The Battered Woman
Although Dr. Berry has made an effort to show how numerous studies have revealed some common tropes among abusers, the same cannot be said for the battered woman. Although women who find themselves lower on the socioeconomic spectrum will be at a higher risk to be abused, there are plenty examples of successful and affluent women giving in to their beaters. One that Dr. Berry mentions is Tina Turner, who stayed with her abusive husband Ike for over 20 years before she finally summed up the courage to leave (Berry 48). Since there is not an abundance of research being done on the victim, scholars are having trouble drawing connections between them. Dr. Berry notes that some researchers who have worked with battered women did not see the stereotypical attributes associated to domestic abuse victims like, passiveness, vulnerability, or docility (Berry 48). Instead, many times the woman was the more functional of the two, and despite efforts to stop the violence, she stayed trapped in an abusive relationship. Another myth Dr. Berry refutes is the idea that the guilt partially falls on the woman for staying in a toxic relationship. She notes that 75% of women who report abuse actually do leave their partners, but once they do they find themselves being stalked or harassed by their abusive ex (Berry 48). This can result in the woman coming back into the relationship in an attempt to save her own life, and thus the cycle is continued. In many cases it may take several departures by the victim until they are finally “out” of the relationship.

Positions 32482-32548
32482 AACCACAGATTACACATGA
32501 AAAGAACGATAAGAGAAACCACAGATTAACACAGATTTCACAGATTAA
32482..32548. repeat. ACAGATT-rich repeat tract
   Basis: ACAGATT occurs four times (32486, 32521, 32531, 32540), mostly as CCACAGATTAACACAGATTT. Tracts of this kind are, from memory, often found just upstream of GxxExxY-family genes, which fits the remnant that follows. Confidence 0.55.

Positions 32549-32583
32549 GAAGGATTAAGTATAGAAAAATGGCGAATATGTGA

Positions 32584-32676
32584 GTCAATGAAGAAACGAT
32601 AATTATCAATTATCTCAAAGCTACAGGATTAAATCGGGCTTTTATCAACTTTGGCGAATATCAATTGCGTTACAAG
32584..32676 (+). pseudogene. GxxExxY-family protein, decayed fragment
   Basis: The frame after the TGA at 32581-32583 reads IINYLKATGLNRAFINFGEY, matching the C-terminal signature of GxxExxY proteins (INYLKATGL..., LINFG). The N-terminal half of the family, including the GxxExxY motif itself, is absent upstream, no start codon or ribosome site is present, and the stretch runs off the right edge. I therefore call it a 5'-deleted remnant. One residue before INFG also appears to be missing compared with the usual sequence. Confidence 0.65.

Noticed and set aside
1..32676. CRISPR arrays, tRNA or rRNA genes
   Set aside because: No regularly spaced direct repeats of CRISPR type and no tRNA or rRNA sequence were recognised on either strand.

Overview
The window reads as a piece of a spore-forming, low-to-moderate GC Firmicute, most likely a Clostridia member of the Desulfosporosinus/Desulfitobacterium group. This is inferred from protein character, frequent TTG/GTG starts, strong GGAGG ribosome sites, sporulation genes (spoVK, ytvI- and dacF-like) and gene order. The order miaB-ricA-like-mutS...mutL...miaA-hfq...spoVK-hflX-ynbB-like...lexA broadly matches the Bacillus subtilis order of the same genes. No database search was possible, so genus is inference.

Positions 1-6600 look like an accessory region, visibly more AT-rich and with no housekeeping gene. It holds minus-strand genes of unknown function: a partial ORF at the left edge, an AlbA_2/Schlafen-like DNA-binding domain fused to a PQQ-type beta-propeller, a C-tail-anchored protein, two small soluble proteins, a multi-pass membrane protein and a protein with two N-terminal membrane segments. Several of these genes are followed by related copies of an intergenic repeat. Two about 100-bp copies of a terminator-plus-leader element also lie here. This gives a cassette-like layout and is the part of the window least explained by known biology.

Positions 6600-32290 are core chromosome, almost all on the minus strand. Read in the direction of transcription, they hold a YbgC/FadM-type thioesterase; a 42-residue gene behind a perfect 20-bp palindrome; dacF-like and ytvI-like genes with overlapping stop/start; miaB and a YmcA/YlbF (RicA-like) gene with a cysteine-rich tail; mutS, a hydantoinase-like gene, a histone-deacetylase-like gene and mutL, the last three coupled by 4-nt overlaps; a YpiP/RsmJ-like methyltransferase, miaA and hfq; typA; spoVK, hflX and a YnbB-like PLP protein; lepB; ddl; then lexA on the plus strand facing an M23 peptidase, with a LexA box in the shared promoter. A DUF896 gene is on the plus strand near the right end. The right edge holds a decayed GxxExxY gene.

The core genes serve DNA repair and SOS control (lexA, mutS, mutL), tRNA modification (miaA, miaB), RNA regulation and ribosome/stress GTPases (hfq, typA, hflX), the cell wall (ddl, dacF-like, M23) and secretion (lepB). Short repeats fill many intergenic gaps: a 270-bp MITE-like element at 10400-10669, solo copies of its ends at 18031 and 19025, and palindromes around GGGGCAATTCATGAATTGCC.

In the cases where the woman will stay in the relationship however, she is usually driven by fear. Many battered women have testified that they would experience the worse of the abuse when they threatened to leave their partners (Berry 48). We have talked about how the abuser is extremely dependent on the victim, and will many times act desperately in order to keep the victim in the relationship. In addition to the fear for their own lives, victims are usually threatened by the abuser that they will not see their kids again if the victim leaves. Although these are usually empty threats considering even non abusive fathers have trouble securing 50/50 custody, battered women are usually unaware of this fact. Even more evil than threatening custody, some abusers will threaten the safety of the children if the victim attempts to leave. In addition to being controlled through persistent mistreatment, the abused victim also has to keep the safety of their loved ones in mind when deciding to flee an abusive relationship. Victims are also taught by society that the woman is the caretaker of the family, and that the man is in charge of leading the house. This idea combined with the notion that “love conquers all”, which is an idea commonly prescribed to by society, the woman believes that if she just loves the abuser enough, he will change for her. Unfortunately that almost never happens on its own (Berry 49). Lastly, another factor which inhibits the victim from leaving the relationship right away is the notion of pity. Many abusers were abused when they were young, and the victim usually uses that as justification for their behavior now. Again the victim will try and change the abuser, but with little to no success.
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Berry, Dawn Bradley. The Domestic Violence Sourcebook. Contemporary, 200